‘An extraordinary scene was witnessed on the platform of the Newry (Edward Street) Station on Monday evening prior to the departure of the last train to Greenore.
A large number of young men and women belonging to Ballyholland were leaving for America and a considerable concourse of friends besieged the carriage doors, shouting and weeping with great vehemence.
The railway authorities, observing that the confusion which prevailed might lead to either serious accident or loss of life, had the carriages shunted further up the line, but to no avail, for the female relatives of the emigrants clung to the doors and gave vent to the most piteous cries.
As the hour of departure approached the scene became heart-rending, the emigrants making desperate exertions to shake hands with those outside, and the latter surging and crushing round the carriage doors.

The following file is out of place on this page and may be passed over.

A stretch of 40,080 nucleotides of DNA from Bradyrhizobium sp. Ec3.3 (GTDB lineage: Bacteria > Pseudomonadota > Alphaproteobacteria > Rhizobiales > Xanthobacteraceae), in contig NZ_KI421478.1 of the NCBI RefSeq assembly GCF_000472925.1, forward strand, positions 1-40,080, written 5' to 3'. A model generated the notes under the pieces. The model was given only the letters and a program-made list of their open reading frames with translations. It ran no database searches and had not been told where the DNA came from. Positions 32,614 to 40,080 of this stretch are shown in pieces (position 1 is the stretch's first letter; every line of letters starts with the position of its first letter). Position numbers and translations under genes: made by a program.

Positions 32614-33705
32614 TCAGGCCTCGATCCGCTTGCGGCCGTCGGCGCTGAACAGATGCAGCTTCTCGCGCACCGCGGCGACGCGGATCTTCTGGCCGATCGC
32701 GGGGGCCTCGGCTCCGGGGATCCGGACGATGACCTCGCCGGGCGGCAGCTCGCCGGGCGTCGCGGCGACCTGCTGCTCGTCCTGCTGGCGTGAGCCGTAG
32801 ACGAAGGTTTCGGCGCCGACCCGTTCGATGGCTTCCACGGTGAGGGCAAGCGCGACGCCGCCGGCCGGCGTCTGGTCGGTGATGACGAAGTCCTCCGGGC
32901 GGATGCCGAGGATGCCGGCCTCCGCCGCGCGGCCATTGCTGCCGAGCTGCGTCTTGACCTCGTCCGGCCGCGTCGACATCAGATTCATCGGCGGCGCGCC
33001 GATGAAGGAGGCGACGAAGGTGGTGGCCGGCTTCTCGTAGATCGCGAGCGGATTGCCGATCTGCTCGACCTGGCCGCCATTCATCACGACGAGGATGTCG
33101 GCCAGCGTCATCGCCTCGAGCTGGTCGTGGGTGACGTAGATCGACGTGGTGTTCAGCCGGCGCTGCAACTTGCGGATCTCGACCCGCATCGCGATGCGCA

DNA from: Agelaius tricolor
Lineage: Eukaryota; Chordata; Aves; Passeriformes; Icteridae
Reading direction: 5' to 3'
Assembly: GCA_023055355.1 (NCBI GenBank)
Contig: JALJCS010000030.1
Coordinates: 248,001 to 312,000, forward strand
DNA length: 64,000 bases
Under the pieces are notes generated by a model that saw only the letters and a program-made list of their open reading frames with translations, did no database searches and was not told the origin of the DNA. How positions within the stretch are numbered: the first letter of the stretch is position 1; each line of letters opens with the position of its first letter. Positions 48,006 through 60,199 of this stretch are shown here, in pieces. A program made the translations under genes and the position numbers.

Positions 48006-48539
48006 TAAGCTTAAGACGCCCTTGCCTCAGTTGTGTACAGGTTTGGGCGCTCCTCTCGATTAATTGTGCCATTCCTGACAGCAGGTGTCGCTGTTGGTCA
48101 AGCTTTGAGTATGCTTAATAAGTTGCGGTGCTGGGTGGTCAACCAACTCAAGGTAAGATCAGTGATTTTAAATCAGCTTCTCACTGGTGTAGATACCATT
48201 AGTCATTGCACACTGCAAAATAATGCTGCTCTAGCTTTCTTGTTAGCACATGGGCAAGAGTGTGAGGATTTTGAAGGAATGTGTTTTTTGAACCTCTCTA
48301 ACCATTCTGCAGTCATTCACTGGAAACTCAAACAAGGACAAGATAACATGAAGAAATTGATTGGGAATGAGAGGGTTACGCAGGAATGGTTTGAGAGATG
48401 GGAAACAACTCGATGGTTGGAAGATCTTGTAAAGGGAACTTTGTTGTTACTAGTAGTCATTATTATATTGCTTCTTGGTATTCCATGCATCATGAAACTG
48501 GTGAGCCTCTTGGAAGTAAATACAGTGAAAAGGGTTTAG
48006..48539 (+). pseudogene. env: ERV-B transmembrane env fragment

Ultimately the whistle sounded and the train moved off, the travellers shouting …
‘Goodbye Newry and Ireland‘ and ‘Farewell to the cot and the mount’ and “Ballyholland No More!”
The women thereupon bewailed the separation in agonising strains and the utmost vigilance was required to keep them from following the train along the line.
Altogether the scene was a memorable one in the annals of the Irish exodus.’
The above is an extract from an April 1884 edition of the Belfast Morning News (Irish News) and refers to Newry’s ‘forgotten’ railway line to Greenore.